Fantasy Football

A funny thing has happened to NFL fandom over the last decade. You can no longer be a fan without a fantasy team. Or two. The internet has made it easy for anyone and everyone to play. Fantasy football dominates the "water cooler" conversation at my place of employment during the fall and winter. Fans get to "participate" in the games by proxy. It's a great marketing tool for the NFL too. Fans no longer are satisfied with how their favorite team did. Now they have to keep up with all the little games and the second string players.

This year the success of my fantasy team** will be determined by the success of the Colts. I happened to receive Peyton Manning and Marvin Harrison in the draft. Since they're on the same team, and because one often passes to the other for touchdowns, if they do well, I'm almost guaranteed a win. If they don't, I'm almost guaranteed a loss. Here's to a repeat.

** Ron Mexico's Dogpound

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Fantasy Football and the Net

You read Football Outsiders, right? There is a ton of good information to be gleaned there. The internet has really revolutionized fantasy football and made it much easier for everyone to be competative. For example, you can shell out $26.95 at Football Guys and they'll give you a spread sheet that customizes draft rankings based on your league's size, roster requirements and scoring rules. And free sites like Rotoworld have removed the need for fantasy players to scour multiple sources for breaking news.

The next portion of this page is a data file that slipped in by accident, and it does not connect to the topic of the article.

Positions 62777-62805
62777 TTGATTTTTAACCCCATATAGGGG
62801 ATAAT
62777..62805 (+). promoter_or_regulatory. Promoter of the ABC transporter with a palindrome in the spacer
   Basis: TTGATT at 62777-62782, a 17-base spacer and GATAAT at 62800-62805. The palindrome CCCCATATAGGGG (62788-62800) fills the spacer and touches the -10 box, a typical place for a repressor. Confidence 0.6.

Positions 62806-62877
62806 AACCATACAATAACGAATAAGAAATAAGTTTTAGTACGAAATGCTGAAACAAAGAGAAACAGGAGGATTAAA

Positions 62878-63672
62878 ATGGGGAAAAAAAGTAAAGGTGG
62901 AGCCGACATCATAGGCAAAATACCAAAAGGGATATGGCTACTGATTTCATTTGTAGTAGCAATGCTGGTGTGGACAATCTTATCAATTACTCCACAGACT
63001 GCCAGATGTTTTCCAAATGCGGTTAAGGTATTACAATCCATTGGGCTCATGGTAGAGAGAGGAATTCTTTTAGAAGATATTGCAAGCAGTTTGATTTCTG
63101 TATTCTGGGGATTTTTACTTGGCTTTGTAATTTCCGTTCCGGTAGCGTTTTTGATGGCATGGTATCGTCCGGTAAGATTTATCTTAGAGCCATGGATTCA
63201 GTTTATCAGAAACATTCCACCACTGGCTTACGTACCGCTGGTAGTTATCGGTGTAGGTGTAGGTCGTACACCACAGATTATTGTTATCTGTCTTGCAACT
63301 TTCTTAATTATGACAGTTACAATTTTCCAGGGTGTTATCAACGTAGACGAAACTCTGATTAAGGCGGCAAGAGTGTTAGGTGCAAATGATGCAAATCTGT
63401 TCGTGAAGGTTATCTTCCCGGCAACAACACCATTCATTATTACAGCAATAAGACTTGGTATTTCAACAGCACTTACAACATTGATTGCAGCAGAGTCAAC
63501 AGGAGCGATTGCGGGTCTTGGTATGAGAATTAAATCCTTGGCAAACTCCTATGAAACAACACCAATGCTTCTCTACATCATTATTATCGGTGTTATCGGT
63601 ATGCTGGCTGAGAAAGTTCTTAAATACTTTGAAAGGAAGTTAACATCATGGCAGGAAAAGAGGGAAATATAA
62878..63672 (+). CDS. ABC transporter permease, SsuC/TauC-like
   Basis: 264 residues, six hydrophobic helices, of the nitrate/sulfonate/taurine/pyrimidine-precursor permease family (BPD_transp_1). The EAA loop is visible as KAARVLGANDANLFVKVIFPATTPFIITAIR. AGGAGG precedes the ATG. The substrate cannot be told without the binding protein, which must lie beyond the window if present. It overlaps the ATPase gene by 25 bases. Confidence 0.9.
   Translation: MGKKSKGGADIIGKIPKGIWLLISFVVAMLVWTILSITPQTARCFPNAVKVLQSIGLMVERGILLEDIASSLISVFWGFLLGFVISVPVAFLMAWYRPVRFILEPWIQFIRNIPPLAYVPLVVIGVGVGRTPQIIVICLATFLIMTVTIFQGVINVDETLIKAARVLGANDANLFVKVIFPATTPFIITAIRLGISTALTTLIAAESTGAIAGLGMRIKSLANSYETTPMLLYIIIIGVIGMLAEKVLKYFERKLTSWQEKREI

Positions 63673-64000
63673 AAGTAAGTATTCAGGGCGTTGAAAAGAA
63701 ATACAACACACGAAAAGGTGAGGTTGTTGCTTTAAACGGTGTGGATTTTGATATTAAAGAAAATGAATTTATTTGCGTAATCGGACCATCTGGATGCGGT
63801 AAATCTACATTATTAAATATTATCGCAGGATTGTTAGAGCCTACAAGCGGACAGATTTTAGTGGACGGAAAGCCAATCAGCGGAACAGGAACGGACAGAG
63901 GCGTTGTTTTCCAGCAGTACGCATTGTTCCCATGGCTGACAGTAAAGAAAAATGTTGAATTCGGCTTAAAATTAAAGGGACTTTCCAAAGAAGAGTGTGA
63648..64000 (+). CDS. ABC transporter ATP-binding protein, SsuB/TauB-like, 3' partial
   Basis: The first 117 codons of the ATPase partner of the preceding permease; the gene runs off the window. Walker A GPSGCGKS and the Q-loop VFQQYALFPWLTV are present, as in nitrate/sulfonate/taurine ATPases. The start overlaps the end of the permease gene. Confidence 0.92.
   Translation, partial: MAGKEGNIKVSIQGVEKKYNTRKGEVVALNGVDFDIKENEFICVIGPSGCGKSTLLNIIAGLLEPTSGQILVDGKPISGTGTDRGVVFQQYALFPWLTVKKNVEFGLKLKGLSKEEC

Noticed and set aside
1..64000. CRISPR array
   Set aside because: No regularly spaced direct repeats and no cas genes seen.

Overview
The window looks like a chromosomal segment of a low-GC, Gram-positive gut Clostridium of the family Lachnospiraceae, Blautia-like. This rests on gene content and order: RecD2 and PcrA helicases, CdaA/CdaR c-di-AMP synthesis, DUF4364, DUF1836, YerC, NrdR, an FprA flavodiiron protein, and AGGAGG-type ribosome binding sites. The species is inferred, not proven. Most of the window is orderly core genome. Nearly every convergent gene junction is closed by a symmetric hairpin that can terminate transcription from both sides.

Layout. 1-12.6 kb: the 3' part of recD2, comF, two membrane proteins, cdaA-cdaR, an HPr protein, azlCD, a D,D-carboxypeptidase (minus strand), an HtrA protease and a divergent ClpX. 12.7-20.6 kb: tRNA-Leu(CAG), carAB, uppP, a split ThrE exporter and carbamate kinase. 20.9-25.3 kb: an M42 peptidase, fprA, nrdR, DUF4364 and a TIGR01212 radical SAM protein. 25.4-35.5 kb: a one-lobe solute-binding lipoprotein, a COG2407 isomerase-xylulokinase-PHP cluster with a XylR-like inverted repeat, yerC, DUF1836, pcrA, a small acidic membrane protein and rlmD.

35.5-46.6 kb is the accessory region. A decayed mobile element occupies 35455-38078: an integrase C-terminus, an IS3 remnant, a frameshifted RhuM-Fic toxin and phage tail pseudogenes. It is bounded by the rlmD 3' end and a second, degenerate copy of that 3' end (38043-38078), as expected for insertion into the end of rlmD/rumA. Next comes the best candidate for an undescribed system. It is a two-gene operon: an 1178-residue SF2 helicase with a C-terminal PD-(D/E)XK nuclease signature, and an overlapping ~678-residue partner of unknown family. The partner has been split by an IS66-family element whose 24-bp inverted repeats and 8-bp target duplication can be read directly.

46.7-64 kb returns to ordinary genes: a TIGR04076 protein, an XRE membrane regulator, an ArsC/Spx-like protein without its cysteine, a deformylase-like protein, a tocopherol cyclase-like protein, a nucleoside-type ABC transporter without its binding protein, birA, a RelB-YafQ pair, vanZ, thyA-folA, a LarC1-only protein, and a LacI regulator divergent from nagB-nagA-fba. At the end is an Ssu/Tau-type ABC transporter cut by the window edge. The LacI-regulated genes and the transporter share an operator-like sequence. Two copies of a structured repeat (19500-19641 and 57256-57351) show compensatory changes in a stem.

Football Outsiders is one of the few sites that's still somewhat cutting edge, although with outfits as big as ESPN plagarizing them the rest of the net is catching up.

They've done some good studies. Two come to mind:

1. The three things that predict future professional success for college quarterbacks are: (1) Stayed in college for their senior year, (2) the more games started the better and (3) the higher their completion percentage the better. Downgrade 1-AA quarterbacks accordingly. I think Texas Tech quarterback Graham Harrell is going to be the best pick in the 2009 draft. He's now beginning his Junior season with a career 68% completion rate and became the team's starting quarterback prior to his sophmore campaign. 

2. The 370 touch rule. There is a strong historical precedence for running backs coming off a 370+ touch season (touches = carries + receptions) to decline significantly the following season. Based on this rule I dealt Larry Johnson for Brian Westbroook in my keeper league which looks like a very sound move two weeks into the season.